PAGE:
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/ home / Articles / Articles / Butter, margarine or none? < printer friendly
Butter, margarine or none?

By Matt O'Neill, MSc(Nut&Diet), APD

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You don't have to go far in the media or be on Facebook for too long before you see butter promoted as being healthy again.

But is butter really healthy, is margarine better or worse and what are the healthy oils you should include in your nutrient-rich, optimised diet?

Butter as a healthy oil?

I don't count butter as a "healthy oil". The reason is because butter contains around 50% saturated fat, which may increase blood cholesterol in some people.

Now let me qualify this as its not black and white. Recent research and reviews have challenged the link between saturated fat, cholesterol and heart disease.

But because butter:

(1) 'Some' people may have a negative cholesterol response,

(2) Doesn't contribute significant wide range of nutrients, and

(3) That there are better healthy oil options (see below), my general rule is still that butter and other saturated fat oils, like palm oil are not healthy oils.

But here's another qualification.

Consuming saturated fats from natural, whole foods as part of an optimised, nutrient-rich diet may not be bad for you at all.

Saturated fats from natural, whole foods (think eggs, meat, cheese) may not have negative effects or be something to overtly limit in your diet.

In summary, I wouldn't say butter is a health food, nor does it make it into the healthy oil category. There are other dairy foods, like cheese and yoghurt that contain saturated fat, but these foods contribute significantly greater levels of nutrients than butter.



Margarine - better or worse?

In the 1950's when scientists first started to really say butter was bad for you, it triggered the growth in production of margarine as an alternative.

To make margarine hard like a block of butter, significant amounts of hydrogenated and trans fats were added. This was done for decades.

But in recent times (last 10-15 years) its become clear that 'industrialised' trans fats are perhaps worse than naturally-occurring saturated fats.

Margarines aren't really margarines any more.

Now thankfully, almost all the "table spreads" you can purchase in the supermarket have been reformulated to be very low in trans fats or are trans-fat-free.

So when you hear 'margarine' is bad for you, yes it was but what people mostly buy now is not even margarine. So these media reports are really confusing people.

Table spreads aren't bad for you unless...

Table spreads are not full of toxic chemicals and as a general rule can be thought of as healthy oils (containing monounsaturated & polyunsaturated fats).

But there is also a qualification here.

The problem with table spreads emerges as a potential pro-inflammatory issue when you consume way too much omega-6 polyunsaturated fats compared to omega-3 polyunsaturated fats (for omega-3 fats, think oily fish & some nuts, like walnuts). And most table spreads are high in omega-6 fats.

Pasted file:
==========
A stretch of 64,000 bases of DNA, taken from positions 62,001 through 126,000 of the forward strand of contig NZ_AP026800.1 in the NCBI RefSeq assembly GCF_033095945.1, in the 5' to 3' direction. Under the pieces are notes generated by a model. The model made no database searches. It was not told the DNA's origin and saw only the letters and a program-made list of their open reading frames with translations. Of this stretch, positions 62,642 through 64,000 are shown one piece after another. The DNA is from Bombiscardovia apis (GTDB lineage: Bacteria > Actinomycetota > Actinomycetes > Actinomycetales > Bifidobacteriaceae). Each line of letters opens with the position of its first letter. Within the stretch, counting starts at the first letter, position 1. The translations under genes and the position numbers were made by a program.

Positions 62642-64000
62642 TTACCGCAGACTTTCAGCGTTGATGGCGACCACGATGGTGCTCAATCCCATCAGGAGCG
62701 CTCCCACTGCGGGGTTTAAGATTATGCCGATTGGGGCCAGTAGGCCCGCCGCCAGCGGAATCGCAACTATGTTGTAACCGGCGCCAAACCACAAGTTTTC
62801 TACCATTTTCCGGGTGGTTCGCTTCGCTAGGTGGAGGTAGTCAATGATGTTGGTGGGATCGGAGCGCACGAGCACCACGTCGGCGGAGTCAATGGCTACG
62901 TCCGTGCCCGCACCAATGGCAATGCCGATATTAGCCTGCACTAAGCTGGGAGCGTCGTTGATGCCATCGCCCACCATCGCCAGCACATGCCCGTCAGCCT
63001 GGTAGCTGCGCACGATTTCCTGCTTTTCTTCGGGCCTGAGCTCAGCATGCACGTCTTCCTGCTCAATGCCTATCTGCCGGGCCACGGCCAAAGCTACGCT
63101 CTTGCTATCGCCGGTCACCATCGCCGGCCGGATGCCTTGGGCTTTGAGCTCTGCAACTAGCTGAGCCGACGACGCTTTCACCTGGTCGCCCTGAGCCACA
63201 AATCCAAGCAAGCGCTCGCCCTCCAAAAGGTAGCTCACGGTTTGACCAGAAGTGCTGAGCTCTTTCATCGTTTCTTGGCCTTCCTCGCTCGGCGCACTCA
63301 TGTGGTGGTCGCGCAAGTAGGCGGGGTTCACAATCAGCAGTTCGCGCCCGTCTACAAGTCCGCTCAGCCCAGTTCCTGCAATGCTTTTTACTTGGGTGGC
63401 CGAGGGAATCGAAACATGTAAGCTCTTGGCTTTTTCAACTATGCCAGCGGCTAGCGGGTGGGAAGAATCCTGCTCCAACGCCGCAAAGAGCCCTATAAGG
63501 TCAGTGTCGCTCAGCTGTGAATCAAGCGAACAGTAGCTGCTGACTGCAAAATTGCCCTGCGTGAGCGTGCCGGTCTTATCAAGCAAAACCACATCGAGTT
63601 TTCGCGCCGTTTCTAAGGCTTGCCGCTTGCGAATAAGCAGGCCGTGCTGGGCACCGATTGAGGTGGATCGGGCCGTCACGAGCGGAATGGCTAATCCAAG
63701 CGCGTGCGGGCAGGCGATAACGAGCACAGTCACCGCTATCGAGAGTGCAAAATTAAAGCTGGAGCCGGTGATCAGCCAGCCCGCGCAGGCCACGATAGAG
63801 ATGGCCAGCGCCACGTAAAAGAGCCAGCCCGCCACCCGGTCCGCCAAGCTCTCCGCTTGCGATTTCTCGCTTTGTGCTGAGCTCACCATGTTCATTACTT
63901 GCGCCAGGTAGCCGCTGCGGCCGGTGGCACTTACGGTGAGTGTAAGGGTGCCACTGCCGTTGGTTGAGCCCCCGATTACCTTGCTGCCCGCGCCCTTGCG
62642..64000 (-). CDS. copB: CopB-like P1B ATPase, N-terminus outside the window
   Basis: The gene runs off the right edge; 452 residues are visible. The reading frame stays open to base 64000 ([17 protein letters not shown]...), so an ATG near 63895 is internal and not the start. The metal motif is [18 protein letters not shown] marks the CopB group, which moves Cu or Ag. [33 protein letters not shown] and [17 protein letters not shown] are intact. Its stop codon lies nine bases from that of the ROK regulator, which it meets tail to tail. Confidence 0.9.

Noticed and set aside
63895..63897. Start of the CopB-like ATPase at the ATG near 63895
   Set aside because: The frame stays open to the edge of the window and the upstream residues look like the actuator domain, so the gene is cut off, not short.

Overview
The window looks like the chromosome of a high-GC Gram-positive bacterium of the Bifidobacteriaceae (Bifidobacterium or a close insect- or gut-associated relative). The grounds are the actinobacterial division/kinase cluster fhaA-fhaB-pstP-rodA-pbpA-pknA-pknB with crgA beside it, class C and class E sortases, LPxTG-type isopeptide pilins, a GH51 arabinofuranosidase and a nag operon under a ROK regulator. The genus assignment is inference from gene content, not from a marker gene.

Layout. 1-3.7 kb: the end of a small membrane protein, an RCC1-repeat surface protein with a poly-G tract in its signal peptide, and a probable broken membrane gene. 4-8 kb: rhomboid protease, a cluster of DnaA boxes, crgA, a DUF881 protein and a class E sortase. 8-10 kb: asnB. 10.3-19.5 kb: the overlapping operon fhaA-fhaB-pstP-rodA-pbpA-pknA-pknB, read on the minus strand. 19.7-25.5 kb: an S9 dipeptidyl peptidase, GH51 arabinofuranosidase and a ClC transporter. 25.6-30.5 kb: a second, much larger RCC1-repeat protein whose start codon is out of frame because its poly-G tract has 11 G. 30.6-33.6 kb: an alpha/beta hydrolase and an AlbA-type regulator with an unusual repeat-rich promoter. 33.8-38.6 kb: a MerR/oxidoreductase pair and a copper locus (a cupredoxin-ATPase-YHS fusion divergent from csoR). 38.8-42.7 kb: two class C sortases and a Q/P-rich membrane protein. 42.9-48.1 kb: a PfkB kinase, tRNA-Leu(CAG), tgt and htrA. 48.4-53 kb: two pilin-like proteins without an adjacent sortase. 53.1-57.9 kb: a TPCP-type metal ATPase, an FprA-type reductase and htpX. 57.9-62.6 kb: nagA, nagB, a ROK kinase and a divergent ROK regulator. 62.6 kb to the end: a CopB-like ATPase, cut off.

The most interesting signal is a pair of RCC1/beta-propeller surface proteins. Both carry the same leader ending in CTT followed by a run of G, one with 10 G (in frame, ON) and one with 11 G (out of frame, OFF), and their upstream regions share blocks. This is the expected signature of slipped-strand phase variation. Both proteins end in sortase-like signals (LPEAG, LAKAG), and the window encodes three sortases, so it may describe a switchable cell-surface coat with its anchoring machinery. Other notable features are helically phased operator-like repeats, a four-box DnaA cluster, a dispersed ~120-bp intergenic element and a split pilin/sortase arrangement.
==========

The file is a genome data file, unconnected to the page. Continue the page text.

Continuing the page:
Do I need either?


The question I have for you, is do you need to use butter or a table spread at all?

Do you even need to look at the table spreads section of the supermarket?

I know you may say, but what about recipes that require butter? If these are recipes for biscuits or cake, I think you know my answer.

And if you feel you need to spread your bread with either butter or a table spread, then maybe its the bread that should be reduced?

But if you want to use butter in a recipe that calls for butter to flavour the vegetables or baste the meat, then once again, as part of a nutrient-rich varied diet it may be no issue. In fact, it will keep more variety in your diet.

So, I'm not saying you can't have butter or a table spread, but I'm asking you to think about how you consume your fats and oils.



Healthy Oils

The reason I eat butter as a 'sometimes' food and don't buy spreads is that I get my healthy oils from whole foods & olive oil.

The focus is on maximising the ratio of omega-3s to omega-6s by using olive oil (an omega-9 so it doesn't load up omega-6s) and consuming salmon, walnuts and taking fish oil for omega-3s. Ask your doctor before taking any dietary supplement.

By eating this way I don't need a spread of any kind. If I have bread, I'll dip it in olive oil with balsamic vinegar (yum). And avocado makes a good spread anyway.

What other healthy oil foods could you eat?

Each of the foods below contains around 5 grams of fat, most of which are healthy oils:

Almonds = 8

Avocado = 1/8 (25g)

Brazil nuts = 3

Cashews = 7

Fish Oil Capsules = 6 x 1000mg

Flaxseed oil = 1 teaspoon

Hummus = 1 heaped Tbs (25g)

LSA = tablespoon

Nuts = 10g

Olives = 8 without oil, 6 with oil

Olive Oil = 1 teaspoon

Seeds = 1 tablespoon

Table spread = 2 teaspooons

Tahini = 1 teaspoon

Walnuts = 3

Peanut Butter = 1 teaspoon

Mayonnaise = 1 teaspoon

Almond Paste = 2 teaspoon

The real question is not whether butter is better than margarine, but how you are optimising your nutrition with healthy oils from nutrient-rich whole foods.

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